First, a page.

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Car crashes through halls of Morley school over spring break

The lights were off and students and staff were on spring break when a vehicle crashed into Mînî Thnî Community School last week.

ÎYÂRHE NAKODA – The lights were off and students and staff were on spring break when a car crashed into Mînî Thnî (Morley) Community School and drove around its hallways last week.

An investigation by RCMP is still ongoing after a blue Hyundai Elantra smashed through the Îyârhe Nakoda First Nation school’s east entrance in the early morning hours of Wednesday (April 12).

“Closed circuit television shows the Elantra being driven down several hallways of the school causing extensive damage; estimated to be in excess of $150,000,” reads an RCMP media release. “The vehicle was located and seized. A search warrant is pending.”

Cochrane RCMP responded to the report around 6:30 a.m. Nakoda Emergency Services director Reg Fountain said the Nation’s emergency personnel were first alerted to the scene by damages to other properties leading to the school.  

“We called it into RCMP because of the damage. There were other things that took place which indicated the direction of the vehicle and there was additional damage on the Nation,” he said.

“We did track down the vehicle and passed the handling over to RCMP, who facilitated further investigation and the apprehension of a suspect.”

According to the RCMP media release, a male suspect has been arrested, however, his name will not be released until the information is sworn.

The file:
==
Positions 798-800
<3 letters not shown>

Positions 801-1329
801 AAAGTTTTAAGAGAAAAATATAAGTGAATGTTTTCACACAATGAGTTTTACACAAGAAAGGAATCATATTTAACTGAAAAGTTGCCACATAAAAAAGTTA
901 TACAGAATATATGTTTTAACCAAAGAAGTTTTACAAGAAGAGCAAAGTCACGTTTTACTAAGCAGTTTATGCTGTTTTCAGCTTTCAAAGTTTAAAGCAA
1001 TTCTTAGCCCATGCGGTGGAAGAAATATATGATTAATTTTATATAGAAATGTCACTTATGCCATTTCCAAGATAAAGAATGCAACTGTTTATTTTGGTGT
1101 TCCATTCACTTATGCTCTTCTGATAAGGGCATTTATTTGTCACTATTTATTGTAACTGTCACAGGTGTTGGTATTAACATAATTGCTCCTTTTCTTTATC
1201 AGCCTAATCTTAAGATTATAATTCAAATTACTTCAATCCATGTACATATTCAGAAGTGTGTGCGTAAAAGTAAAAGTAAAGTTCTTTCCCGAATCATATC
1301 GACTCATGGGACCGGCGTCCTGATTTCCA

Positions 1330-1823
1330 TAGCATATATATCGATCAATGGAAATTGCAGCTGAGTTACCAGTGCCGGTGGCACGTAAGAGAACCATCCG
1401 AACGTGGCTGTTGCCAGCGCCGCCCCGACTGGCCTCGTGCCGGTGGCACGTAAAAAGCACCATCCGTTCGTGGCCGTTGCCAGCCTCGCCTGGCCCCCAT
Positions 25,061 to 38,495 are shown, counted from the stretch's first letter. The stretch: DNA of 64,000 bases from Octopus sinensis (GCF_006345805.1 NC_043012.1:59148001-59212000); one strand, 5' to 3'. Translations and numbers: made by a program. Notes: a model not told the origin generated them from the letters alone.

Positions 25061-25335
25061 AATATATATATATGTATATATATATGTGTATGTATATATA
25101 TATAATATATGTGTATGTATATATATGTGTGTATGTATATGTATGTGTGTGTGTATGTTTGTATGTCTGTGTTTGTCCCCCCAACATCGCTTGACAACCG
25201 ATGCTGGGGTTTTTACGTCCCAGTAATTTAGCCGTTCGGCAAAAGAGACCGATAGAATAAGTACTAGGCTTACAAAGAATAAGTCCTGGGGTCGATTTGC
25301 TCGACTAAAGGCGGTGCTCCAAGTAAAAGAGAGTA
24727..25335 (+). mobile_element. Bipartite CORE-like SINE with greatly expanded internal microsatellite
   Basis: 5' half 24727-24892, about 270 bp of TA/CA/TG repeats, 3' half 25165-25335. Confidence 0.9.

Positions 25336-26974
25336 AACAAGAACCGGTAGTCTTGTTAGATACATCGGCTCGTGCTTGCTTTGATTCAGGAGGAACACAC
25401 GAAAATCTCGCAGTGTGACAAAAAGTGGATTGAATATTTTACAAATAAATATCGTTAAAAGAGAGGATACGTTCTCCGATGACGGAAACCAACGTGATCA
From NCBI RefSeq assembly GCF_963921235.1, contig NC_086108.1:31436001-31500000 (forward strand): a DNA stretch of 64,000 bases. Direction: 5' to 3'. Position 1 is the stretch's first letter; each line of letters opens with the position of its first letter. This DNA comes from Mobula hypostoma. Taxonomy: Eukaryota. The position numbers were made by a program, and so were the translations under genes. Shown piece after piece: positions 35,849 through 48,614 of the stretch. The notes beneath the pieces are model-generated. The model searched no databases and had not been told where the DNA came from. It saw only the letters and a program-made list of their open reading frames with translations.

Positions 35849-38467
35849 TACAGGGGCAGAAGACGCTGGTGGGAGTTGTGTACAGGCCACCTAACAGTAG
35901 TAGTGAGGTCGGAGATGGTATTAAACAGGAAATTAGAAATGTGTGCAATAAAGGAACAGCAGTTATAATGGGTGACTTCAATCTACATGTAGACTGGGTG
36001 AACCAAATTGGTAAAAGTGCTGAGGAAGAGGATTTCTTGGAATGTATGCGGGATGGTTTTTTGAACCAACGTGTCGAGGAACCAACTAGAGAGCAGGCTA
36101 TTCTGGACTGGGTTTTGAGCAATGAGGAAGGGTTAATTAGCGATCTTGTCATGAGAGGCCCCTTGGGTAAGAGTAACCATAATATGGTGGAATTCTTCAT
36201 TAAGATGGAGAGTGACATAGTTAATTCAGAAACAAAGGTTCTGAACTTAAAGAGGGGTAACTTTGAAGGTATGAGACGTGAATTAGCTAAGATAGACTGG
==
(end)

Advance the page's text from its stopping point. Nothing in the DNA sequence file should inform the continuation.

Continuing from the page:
As no one was at the school at the time, there were no reported injuries, said Fountain, though he could not speak to the condition of the driver.

Stoney Education Authority superintendent Bill Shade said the school took significant damage where the car entered and throughout the hallways. The school’s maintenance team has put temporary fixes in place to the damaged entryway, which is separate from the school’s main entrance.

“We had Nakoda Emergency Services inspect the building; they gave it a checkmark in terms of risk assessment and then we had an engineer from Indigenous Services Canada who also gave it a clean bill of health,” he said.

“We felt it was very important to get our students back in school, in a safe environment.”

The school was closed Monday and Tuesday and students are set to return today (April 19).

“We were able to overcome such a difficult situation to have our students return,” said Shade. “The focus on how hard our staff worked together to overcome and have our students return is quite an accomplishment.” 

Shade said it will take some time to finish repairs and get new custom-made doors in place, but the temporary solution meets security and safety standards.

Protective services have also increased patrols in the area.

“Safety and security of students and people that work in the area is our paramount concern,” said Fountain. “We have adjusted some of our patrolling and added additional staff and patrols in that area to ensure the safety and security of the Nation, but with a primary focus on the elementary school, daycare, women’s shelter, and Mînî Thnî Community School.”

On March 30, RCMP ordered both schools to go into lockdown near the end of the school day due to an individual threatening people with what appeared to be a BB gun. The individual, plus a second person thought to be an accomplice outside of the school area, were apprehended by RCMP.

No one was harmed in the incident and the lockdown ended a short time later. Fountain said it is not believed the two incidents are related.

This story will be updated as more information becomes available.

The Local Journalism Initiative is funded by the Government of Canada. The position covers Îyârhe (Stoney) Nakoda First Nation and Kananaskis Country.

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